Babel: Adventures in Translation
Babel: Adventures in Translation takes visitors beyond the ancient myth of the Tower of Babel and society’s quest for a universal language to explore the ubiquity and power of translation in the movement of ideas, stories and cultural practices around the world. Through a stunning selection of objects ranging from a 2nd century papyrus book and illuminated manuscripts to animal stories, religious books and a bilingual road sign, Babel explodes the notion that translation is merely about word-for-word rendering into another language, or that it is obsolete in the era of global English and Google Translate.
Treasures from the Bodleian Libraries’ collections, both ancient and modern, illustrate how stories have travelled across time, territory, language and medium. Highlights on show include a 4000-year-old bowl inscribed with a language that still resists deciphering, an unpublished Tolkien notebook revealing how he experimented with Esperanto before creating his fictional Elvish languages, and an experimental 1950s computer programme designed to generate love letters.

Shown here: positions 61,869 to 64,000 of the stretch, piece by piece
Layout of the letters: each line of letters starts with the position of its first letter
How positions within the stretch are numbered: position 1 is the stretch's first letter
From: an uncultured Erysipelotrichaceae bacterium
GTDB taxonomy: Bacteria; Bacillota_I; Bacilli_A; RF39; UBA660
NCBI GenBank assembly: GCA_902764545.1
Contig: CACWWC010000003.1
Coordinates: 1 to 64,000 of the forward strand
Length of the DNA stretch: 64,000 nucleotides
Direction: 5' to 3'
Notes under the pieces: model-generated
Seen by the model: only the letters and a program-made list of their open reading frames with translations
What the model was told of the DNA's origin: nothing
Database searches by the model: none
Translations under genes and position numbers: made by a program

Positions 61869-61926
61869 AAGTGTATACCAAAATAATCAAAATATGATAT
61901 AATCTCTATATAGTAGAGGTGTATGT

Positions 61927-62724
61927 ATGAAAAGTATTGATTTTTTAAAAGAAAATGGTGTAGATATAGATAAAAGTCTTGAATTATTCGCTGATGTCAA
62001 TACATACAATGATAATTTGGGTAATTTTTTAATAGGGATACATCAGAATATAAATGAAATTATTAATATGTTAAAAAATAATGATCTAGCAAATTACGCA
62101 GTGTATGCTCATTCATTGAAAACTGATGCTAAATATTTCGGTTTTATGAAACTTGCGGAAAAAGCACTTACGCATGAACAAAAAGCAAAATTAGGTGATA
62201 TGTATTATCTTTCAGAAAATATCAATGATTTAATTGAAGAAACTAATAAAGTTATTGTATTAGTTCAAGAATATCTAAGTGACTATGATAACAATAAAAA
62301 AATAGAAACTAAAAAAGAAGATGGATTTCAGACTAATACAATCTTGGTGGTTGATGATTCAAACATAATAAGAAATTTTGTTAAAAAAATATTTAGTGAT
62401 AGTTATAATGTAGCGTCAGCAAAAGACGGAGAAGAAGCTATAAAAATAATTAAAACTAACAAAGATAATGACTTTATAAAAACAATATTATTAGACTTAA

Exploring themes of multiculturalism and identity, the exhibition considers issues that are more relevant than ever as Britain approaches Brexit. It also tackles the tricky question of how to translate for the distant future.
Free admission, no booking required
For more information, visit https://www.bodleian.ox.ac.uk/whatson
Image caption: An image from the book Turris Babel (Tower of Babel, 1679), written by German Jesuit scholar and polymath Athanasius Kircher, with illustrations engraved by C. Decker, a German craftsman.
Image credit: Bodleian Libraries, University of Oxford